How not to run off the end of the PhD cliff



It’s now been months since submission and graduation, which has allowed me time and space to contemplate what it means to finish well. How does one survive the final stages of submission, while maintaining a sense of integrity, wellbeing and dignity? This is a very stressful time in the life of a PhD student, and I would like to share five fundamentals which may help others to reach the thrilling (and surreal) end point.

Have a Soundtrack.

Music is a medium that can stimulate abundant creativity and bring energy. By the closing stages of a PhD, the voice of the inner muse is deathly quiet. She has escaped the drudge of everyday writing, editing, cutting, pasting, rewriting. It’s time to ride on another’s creativity and music can be an easy access point that drives motivation.

Preferably, choose an album that is somewhat related to your topic. This may be hard to do if you are studying the lifecycle of glow worms in a cave system in Southern Tasmania, but not impossible, although my topic was somewhat easier to link with music.

The last few months of my PhD thesis, I enjoyed Beyoncé’s visual album. My topic was, broadly, positive representations of sex workers so when Beyoncé sings ‘I do it like it’s my profession’ while writhing on a stripper’s pole, I was motivated to continue through the intellectual and emotional exhaustion, common at the end. Another friend found a new love of cello music while completing an honours thesis, which inspired her as she wrote her way towards submission.

Maintain Small Pleasures and Rewards.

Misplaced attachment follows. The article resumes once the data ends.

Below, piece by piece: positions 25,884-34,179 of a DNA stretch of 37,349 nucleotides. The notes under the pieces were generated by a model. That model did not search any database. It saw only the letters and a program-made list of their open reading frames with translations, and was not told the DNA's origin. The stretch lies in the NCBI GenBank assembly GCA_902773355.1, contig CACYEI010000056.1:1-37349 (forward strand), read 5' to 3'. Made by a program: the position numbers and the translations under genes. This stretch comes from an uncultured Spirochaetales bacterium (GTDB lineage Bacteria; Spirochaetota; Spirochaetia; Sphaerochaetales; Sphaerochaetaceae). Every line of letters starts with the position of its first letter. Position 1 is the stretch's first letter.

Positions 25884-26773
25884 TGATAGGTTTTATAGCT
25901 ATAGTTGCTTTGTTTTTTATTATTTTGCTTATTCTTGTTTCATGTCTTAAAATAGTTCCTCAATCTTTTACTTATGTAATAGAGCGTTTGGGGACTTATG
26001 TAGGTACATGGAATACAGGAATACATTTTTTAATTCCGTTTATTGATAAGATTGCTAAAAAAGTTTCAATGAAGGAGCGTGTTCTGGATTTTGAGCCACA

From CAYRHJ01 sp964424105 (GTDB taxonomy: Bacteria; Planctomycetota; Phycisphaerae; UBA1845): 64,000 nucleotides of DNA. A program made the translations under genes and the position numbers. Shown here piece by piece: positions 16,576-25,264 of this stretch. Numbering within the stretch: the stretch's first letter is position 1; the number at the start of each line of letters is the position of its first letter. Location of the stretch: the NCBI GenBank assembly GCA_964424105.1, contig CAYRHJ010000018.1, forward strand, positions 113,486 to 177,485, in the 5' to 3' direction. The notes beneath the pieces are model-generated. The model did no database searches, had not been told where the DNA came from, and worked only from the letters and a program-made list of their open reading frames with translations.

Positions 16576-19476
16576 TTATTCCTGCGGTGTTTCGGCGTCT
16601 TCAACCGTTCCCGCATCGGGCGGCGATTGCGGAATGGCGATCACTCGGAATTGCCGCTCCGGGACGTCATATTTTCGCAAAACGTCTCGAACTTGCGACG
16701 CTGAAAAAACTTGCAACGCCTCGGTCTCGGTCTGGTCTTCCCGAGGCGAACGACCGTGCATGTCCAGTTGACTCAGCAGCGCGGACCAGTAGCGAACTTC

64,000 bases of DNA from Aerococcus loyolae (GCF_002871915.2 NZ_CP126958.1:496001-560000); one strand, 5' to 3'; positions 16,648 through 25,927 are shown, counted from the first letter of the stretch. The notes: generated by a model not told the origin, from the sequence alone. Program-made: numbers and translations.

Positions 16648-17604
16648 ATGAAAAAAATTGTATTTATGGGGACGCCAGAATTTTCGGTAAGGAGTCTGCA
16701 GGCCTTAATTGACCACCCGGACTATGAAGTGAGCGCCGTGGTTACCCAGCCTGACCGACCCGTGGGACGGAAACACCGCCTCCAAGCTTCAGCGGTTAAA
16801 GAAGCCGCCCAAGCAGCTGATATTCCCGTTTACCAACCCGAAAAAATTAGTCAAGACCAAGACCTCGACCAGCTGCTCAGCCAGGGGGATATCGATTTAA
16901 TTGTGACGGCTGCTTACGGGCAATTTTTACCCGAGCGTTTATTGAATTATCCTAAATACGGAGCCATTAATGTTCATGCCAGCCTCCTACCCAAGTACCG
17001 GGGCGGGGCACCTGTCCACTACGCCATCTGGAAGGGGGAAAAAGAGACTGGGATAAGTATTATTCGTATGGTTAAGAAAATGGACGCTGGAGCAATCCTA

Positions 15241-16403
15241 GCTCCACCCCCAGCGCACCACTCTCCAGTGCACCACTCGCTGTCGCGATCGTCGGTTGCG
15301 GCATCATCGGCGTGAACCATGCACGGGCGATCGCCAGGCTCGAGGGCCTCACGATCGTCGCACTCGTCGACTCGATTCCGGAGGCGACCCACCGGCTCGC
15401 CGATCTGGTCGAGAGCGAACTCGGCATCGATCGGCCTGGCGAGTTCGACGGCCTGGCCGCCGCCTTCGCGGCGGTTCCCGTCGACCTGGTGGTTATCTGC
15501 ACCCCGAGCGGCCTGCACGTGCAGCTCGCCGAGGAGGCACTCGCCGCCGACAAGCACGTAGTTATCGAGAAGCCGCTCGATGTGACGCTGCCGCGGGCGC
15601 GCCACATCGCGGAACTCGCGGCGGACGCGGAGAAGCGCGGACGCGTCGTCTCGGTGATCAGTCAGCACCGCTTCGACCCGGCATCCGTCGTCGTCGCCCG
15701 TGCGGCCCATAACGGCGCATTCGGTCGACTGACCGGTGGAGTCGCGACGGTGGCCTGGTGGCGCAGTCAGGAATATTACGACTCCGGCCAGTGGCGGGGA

The thesis becomes everything during those final weeks. I stopped working and socialising, stopped cleaning the house and surfing the web.

It was painful to watch others go on with life, when I was all consumed with this project. But I didn’t stop meditating or walking on the beach with a happy dog. I also cooked delicious vegan meals, including a couple of new recipes.

These small moments of joy gave respite and expanded my sensual and physical experiences of life, which was narrowed over those final months. A good question to ask yourself is how can you continue to enjoy life while also meeting your academic goals? If answered well, you may be able to open out a more spacious way of living during times of intensity.

Community of Support.

If it takes a village to raise a child, it takes an extended circle of care to write a doctoral thesis.

In my life, there were six people who provided a steady stream of love, acceptance, listening and encouragement. These were close friends that I could be emotionally messy with when necessary. They also provided practical assistance, helping with footnotes and proofing.

When I had exhausted one friend, I would go to another. This sounds ruthless I know, but the lesson here is don’t just lean on one person, it takes many voices, many hearts, many insights to bring a living project like a doctorate to completion.

Build Resilience Early On.

In my experience, practicalities that should have been addressed earlier took on immense importance in the final six months. There are a number of ways to build resilience and here’s a few that were meaningful for me.